One great thing about life is the cycles of taste and the times when “what is old is new again”—a saying my grandmother used to great effect when explaining why trying to follow a fashion trend was just wasteful. After all, what was out of style today would be very much in style in a short period of time. And so it goes with books. Especially romances. First they say historicals are dead, then contemporaries, then suspense and, always, the Western is done, buried somewhere on a trail. Most likely in Texas. Or Wyoming.

I fell in love with the Western with the television series Deadwood. Not your usual cup of television storytelling, Deadwood is set in the 1870s in the Dakota Territory as the gold rush is in full blast. The town is filled with miners, prostitutes, saloon keepers, merchants and an assortment of characters. Shades of every lust and sin appear in each episode. The story lines and characters are superb. And best of all the series awoke the desire in me to read Westerns.

I went digging into the shelves to find some nuggets of reading gold. I discovered Jodi Thomas for the first time with her Whispering Mountain books. They weren’t the old Western romance I remembered from previous years, as the women in these stories were as tough as the men and still had time to love. Plus the bonus for me was that Thomas’ books are set in Texas, my home. I may not have been born here, but after raising two children through the school system I am more familiar with the history now than I was dBetting the Rainbowuring my first attempt at reading Westerns. Although Thomas now mostly writes about contemporary Texas, I still joyfully re-read some of her Western historicals when the mood hits (especially after watching a season of Hell on Wheels, the A&E series about the mobile town that traveled with the men racing to build the First Transcontinental Railroad). Thomas’ latest, Promise Me Texas (Berkley, November 2013), involves a romantic encounter on a train—complete with a wreck and hijinks galore.

Getting closer to the present day, Jodi Thomas’ next book, Betting the Rainbow (Berkley; March 31, 2014), the seventh in the Harmony Texas series, is about two women from the small town of Harmony. When a poker tournament comes to Harmony, Dusti Delaney is ready to win enough money to finally leave town. She just needs the help of expert poker player Kieron O’Brian to teach her enough of the game to win. Meanwhile, Ronny Logan has finally returned to Harmony and she’s planning on settling forever—without the distraction of a man. But fate has other plans. The Harmony series is filled with emotional stories of regular people finding each other in small town Texas. You can read them in order or not. Either way, you’ll enjoy the read.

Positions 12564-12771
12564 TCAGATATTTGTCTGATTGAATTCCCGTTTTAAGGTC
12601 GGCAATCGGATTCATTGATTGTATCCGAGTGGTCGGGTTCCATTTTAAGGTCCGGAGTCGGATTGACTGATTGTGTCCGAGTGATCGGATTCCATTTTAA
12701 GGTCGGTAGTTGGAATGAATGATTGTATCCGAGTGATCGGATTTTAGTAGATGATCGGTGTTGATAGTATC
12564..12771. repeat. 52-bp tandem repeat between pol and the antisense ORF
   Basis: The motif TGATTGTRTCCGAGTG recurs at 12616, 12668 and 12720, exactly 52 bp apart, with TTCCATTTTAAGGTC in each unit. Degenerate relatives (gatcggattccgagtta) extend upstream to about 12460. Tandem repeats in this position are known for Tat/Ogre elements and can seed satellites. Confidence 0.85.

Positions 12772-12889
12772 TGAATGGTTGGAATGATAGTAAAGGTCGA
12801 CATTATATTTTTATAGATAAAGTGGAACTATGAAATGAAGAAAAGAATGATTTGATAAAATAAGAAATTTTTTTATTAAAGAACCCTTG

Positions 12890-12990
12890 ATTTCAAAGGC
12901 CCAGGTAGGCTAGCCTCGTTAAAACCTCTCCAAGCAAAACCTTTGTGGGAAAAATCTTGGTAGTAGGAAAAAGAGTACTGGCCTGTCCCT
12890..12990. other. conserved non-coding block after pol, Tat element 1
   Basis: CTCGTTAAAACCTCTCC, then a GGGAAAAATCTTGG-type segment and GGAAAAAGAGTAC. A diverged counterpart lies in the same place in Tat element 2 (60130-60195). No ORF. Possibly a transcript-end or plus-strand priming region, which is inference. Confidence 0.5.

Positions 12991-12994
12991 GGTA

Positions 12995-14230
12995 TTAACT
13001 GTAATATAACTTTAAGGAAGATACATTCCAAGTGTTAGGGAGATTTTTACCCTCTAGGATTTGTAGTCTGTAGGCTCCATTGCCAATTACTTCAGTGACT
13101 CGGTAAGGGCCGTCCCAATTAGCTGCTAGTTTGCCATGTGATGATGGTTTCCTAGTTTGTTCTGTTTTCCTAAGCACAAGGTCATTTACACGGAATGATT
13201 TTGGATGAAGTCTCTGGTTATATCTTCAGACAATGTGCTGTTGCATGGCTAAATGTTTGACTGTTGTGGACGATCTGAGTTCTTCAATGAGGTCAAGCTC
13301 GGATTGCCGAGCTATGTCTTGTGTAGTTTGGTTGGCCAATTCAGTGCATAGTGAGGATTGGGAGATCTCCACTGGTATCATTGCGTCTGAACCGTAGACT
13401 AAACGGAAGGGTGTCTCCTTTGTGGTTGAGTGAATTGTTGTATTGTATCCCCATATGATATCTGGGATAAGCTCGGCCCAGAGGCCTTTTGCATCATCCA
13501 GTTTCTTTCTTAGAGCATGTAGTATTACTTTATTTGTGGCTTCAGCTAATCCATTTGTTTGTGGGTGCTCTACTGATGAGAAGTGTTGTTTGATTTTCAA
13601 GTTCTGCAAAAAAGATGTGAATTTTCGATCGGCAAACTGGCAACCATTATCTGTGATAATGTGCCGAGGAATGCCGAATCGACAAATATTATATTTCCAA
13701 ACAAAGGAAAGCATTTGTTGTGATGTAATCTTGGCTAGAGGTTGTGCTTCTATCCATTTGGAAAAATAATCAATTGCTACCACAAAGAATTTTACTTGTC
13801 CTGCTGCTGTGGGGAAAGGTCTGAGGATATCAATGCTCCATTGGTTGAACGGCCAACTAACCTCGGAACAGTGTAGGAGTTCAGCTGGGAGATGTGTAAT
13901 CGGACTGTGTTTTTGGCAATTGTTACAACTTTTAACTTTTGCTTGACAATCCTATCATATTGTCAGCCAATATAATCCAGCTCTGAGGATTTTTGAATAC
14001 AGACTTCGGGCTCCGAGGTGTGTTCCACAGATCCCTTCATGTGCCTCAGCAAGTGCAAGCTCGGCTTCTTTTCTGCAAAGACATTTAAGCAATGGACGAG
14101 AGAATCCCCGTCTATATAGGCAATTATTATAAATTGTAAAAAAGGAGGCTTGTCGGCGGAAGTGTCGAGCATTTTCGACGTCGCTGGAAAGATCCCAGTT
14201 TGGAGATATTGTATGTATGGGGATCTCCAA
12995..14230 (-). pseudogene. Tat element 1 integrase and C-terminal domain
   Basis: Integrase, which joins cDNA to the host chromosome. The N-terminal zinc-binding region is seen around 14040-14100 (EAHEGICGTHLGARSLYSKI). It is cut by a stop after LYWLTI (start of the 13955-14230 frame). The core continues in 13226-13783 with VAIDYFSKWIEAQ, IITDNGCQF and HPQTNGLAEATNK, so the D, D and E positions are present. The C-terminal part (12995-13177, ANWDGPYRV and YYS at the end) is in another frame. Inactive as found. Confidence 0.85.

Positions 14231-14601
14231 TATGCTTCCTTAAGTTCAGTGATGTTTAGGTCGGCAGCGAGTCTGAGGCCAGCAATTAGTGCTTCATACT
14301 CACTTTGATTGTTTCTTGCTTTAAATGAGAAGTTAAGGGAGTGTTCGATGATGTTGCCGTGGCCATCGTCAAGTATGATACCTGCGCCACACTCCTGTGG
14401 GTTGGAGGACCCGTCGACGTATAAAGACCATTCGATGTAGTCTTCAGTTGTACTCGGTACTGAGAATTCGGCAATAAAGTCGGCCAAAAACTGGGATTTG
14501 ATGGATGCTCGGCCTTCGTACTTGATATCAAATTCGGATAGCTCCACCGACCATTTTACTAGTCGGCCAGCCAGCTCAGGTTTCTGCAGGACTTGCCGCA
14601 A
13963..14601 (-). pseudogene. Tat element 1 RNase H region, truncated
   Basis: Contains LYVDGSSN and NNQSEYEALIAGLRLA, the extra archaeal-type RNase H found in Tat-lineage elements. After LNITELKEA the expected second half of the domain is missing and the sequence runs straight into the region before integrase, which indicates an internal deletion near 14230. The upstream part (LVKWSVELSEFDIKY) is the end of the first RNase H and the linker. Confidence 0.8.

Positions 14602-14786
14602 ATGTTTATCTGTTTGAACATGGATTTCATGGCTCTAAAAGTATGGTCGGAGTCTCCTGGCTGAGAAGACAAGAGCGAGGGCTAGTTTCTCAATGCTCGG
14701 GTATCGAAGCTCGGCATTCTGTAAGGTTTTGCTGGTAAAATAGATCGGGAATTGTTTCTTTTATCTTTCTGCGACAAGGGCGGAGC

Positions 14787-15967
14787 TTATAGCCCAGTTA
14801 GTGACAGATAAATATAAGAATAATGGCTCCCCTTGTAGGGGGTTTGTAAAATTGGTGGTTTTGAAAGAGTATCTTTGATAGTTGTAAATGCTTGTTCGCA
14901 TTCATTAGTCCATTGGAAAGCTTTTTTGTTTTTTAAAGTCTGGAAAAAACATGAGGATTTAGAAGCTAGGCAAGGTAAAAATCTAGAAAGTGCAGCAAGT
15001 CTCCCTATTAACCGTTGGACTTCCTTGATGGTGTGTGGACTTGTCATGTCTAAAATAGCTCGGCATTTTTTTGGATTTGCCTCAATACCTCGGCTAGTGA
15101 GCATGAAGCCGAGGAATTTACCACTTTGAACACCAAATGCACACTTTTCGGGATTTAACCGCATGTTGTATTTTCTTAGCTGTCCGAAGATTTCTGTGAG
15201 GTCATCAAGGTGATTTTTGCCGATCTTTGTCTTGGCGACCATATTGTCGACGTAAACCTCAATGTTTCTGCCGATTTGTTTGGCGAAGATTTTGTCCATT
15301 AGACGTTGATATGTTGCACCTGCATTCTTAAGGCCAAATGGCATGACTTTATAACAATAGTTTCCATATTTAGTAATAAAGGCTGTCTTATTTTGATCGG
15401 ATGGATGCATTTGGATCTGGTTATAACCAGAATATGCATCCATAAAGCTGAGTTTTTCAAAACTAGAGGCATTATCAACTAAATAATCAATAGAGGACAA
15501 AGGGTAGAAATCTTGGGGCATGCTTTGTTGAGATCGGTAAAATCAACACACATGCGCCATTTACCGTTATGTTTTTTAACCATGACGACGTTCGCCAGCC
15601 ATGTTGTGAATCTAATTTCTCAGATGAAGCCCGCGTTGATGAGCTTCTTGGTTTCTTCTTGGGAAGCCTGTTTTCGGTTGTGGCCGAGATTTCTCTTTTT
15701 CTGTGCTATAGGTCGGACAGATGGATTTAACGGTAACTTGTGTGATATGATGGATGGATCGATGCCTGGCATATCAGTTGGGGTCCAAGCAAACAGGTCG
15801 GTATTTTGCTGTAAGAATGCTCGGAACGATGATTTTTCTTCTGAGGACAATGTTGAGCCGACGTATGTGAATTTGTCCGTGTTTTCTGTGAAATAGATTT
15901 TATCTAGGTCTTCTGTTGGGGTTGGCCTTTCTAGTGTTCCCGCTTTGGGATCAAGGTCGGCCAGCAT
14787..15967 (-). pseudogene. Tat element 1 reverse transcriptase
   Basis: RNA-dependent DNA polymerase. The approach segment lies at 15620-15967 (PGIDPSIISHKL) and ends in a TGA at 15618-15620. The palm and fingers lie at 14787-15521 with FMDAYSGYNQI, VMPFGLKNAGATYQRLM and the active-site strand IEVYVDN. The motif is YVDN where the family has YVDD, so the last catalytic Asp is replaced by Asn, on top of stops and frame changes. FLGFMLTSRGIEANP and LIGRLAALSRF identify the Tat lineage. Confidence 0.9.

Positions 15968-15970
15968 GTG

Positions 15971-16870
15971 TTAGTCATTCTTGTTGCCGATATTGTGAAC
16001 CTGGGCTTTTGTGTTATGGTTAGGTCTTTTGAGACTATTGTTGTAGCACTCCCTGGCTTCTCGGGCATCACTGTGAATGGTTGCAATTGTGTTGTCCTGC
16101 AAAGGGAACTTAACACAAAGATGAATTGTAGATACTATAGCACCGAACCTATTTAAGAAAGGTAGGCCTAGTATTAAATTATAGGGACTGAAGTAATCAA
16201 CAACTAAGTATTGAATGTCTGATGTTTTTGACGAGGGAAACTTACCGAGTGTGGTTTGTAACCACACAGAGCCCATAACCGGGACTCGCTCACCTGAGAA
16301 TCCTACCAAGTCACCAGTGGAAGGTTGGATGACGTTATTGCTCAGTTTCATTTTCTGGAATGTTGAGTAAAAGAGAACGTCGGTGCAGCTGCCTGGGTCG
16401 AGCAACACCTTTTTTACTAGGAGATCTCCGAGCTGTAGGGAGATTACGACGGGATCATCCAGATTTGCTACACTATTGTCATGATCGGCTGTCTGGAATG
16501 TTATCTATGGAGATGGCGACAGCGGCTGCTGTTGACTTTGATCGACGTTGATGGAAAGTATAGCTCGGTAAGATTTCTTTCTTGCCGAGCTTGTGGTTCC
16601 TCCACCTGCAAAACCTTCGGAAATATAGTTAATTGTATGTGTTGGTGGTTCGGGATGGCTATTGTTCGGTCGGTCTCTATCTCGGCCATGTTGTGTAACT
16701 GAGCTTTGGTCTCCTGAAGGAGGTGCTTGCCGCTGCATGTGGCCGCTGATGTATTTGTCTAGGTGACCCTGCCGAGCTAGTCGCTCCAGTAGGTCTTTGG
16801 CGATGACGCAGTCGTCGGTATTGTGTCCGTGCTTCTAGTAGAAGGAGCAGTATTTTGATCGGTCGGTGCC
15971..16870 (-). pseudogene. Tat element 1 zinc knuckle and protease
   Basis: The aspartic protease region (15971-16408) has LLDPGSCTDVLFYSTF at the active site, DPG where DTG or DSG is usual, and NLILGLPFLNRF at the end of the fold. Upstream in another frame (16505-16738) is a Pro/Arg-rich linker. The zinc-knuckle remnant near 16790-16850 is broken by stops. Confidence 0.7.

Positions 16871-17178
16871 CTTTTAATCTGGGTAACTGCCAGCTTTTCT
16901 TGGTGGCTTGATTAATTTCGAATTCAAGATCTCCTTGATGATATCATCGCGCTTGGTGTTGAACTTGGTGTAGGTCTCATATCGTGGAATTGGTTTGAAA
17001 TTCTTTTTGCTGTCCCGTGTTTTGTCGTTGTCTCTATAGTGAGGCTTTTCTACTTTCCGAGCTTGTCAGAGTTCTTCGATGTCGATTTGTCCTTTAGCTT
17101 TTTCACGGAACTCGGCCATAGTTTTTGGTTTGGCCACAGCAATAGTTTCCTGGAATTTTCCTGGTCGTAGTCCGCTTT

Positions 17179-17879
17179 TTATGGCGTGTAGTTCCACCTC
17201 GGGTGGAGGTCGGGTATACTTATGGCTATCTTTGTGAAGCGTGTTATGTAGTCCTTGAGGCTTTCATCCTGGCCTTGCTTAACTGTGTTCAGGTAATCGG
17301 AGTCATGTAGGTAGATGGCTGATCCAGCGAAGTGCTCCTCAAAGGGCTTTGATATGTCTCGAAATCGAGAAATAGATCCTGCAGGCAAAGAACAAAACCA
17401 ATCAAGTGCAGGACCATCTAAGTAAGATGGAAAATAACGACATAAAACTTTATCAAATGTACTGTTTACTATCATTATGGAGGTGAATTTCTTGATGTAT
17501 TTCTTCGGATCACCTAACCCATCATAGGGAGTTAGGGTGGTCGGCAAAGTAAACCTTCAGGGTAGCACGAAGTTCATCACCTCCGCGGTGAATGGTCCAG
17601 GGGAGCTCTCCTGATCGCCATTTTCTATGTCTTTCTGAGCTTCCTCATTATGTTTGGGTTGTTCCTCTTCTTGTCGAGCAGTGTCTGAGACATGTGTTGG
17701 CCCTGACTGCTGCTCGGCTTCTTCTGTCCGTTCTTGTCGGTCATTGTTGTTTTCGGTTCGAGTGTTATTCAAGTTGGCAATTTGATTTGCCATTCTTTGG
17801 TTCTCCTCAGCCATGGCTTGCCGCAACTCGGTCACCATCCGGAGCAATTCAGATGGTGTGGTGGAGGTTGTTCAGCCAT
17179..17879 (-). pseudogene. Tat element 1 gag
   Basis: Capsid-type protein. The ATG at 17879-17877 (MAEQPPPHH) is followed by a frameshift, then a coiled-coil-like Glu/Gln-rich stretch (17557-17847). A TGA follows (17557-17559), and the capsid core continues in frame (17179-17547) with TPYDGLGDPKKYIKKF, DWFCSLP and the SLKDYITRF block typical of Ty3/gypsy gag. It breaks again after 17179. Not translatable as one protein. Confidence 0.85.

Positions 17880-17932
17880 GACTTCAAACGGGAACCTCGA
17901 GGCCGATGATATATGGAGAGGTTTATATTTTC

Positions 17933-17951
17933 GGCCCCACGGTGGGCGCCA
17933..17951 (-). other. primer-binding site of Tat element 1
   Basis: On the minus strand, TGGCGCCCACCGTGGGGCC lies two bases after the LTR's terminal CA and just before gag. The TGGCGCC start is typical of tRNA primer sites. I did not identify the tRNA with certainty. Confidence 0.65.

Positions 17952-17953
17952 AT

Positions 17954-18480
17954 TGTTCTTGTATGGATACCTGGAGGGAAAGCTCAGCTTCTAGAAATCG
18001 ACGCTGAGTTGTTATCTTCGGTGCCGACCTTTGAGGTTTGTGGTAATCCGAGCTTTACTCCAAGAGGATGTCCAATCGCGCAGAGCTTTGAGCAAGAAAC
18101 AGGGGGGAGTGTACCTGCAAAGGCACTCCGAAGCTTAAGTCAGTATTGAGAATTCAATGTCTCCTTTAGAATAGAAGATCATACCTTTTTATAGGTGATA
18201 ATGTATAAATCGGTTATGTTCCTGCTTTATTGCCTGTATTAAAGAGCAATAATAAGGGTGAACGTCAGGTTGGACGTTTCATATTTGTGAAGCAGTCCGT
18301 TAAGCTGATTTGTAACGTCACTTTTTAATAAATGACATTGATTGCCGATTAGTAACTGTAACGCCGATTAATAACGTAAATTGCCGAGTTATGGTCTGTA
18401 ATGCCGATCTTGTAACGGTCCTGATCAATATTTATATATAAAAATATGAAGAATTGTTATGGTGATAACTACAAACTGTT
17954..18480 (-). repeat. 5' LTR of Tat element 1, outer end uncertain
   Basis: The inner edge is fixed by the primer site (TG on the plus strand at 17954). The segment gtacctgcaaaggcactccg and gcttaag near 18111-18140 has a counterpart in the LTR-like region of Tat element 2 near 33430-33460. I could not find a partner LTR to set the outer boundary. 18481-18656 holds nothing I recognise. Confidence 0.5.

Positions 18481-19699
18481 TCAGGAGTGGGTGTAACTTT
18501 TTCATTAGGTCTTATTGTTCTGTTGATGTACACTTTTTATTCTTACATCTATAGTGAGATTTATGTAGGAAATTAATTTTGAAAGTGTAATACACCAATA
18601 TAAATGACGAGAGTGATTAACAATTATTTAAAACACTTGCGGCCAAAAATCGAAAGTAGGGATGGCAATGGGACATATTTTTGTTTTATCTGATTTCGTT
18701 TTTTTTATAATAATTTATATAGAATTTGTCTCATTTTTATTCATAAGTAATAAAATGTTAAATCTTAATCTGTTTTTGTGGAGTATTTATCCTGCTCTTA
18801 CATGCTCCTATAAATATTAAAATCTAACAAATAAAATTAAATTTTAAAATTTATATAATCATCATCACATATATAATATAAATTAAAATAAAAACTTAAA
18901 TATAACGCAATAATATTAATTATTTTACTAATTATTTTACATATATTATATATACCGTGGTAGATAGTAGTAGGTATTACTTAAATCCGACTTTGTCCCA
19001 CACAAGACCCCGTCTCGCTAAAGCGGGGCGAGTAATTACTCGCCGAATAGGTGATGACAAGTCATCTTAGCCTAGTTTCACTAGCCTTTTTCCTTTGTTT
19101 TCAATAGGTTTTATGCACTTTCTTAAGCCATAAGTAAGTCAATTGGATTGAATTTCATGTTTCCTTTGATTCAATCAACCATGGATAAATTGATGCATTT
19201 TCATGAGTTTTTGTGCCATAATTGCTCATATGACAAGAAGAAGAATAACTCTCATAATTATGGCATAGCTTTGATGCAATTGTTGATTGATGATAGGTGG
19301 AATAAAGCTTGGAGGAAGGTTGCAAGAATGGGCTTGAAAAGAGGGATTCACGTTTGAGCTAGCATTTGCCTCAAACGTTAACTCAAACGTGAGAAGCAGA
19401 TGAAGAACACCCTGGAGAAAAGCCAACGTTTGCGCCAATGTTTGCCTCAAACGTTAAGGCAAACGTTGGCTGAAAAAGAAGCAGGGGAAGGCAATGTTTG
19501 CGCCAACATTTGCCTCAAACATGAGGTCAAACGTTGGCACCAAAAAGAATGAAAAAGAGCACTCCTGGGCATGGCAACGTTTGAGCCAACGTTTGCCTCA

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So, being a fan of the Western romance, I was excited to find new author Sabine Starr. She’s been writing for a year or so but I just discovered her exciting stories. Starr’s latest, Belle Gone Bad (eKensington; March 20, 2014), pairs a woman searching for the renegades who murdered her father and fiancé with an artist who sometimes gets in over his head. She poses as his muse—courtesan style—and he tracks a kidnaper. In the end, they can’t keep their hands off each other as they manage to survive in outlaw country.

If you’re looking foBelle Gone Badr lots of humor and hot romance, then don’t dare miss any of Carolyn Brown’s contemporary Westerns. Her latest series, Cowboys and Brides, matches up cowboys with the appropriate loves of their lives. Brown’s cowboys are all a wee bit damaged and each heroine is something really special. You’ll find yourself laughing and crying as you read—a great combination when you need a break from a dreary winter. Imagine if a love letter went missing in the postal system years ago and was recently discovered. What if that letter had the power to change lives in the present? Cowboy Greg Adams finds out when Emily Cooper ends up on his grandmother’s ranch with letters from a man long forgotten. The Cowboy’s Mail-Order Bride (Sourcebooks Casablanca, February 2014) explores the situation in both generations with humor and sizzling sensual heat.

So, when you’re stuck in another never-ending winter storm, remember you can always find some heat in a Western romance.

Sara Reyes is the founder and partner at, a popular fiction web site for today's reader with new titles, contests, over 50,000 genre fiction author profiles with backlists, and permanently archived reviews, plus all the industry buzz. Fresh Fiction has a biweekly segment (Buy the Book) on WFAA Channel 8 Good Morning Texas to talk about new books not to miss. Believing face-to-face interaction is as important as virtual communities, Fresh Fiction sponsors Adventures in Fiction in February, an annual author reader tea in June, a readers conference in November, monthly literary events, and book clubs. Follow Sara at @FreshFiction on Twitter or